a special program of the National Emergency Medicine Association (NEMA) 

Week: 556.3 Guest: Dr. Robert Cilley, Prof. Pediatric Surgery, Penn State Hershey Med. Ctr. Topic: The diaphragm pacemaker Producer/Host: Steve Girard

NEMA: Freed from the ventilator...coming up...

SPOT: 15 years in the prevention of heart disease, stroke and trauma - the National Emergency Medicine Association. Call 800-332-6362.

NEMA: People with spinal cord injuries who can't breathe on their own can often turn to the new technology of the diaphragm pacemaker,which for some, can mean getting off a ventilator or out of a care facility..Dr. Robert Cilley of the Penn State Hershey Medical Center...

CILLEY: The idea of the phrenic nerve pacemaker is to go one step better and create a more natural breathing mechanism...stimulating devices, electrodes, that are implanted along the phrenic nerves...the nerves that drive the diaphragm muscle to operate. And they are placed with a surgical procedure with a device that's placed under the skin , and an external device drives that in order to stimulate the nerves to make them work.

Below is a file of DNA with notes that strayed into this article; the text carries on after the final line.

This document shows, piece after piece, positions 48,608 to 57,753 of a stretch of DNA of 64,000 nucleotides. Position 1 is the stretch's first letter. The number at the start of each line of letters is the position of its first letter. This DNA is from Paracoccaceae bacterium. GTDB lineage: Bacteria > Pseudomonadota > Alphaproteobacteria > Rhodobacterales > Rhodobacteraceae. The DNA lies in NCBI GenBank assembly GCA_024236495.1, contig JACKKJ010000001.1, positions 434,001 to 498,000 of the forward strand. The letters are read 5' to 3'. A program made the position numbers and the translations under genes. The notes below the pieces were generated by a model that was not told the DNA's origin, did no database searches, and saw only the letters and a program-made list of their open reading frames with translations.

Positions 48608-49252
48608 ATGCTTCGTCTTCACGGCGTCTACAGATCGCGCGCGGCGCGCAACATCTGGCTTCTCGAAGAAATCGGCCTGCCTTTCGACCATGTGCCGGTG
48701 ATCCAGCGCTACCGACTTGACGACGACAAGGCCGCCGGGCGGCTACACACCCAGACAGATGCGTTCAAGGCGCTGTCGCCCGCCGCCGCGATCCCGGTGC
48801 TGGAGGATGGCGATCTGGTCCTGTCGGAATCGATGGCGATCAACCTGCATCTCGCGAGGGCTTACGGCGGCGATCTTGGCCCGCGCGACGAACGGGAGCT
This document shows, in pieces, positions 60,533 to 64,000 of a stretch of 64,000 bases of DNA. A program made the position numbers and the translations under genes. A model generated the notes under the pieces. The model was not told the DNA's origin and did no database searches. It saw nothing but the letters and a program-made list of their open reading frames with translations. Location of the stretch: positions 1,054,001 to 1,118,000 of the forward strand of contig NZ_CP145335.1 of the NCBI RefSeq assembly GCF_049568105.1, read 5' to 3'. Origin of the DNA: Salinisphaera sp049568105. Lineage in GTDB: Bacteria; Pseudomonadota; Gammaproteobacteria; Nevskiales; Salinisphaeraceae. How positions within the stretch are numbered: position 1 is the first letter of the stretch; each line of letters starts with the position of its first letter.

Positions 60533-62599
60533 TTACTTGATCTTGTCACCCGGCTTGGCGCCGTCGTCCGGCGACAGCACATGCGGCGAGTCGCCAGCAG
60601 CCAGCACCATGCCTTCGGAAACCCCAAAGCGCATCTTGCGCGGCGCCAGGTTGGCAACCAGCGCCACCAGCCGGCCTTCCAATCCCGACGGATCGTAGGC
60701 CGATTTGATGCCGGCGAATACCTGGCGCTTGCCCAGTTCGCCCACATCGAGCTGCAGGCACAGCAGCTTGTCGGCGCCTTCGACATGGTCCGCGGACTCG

NEMA: How has the technology improved over time....?

CILLEY The implantable phrenic nerve pacemaker has gone from a big, bulky device, to a relatively compact device. There's no wires that penetrate the skin...the transmitting device is worn on the outside of the patient, and is powered by a microprocessor battery pack about the size of a portable phone.

NEMA: I'm Steve Girard for the Heart of the Matter.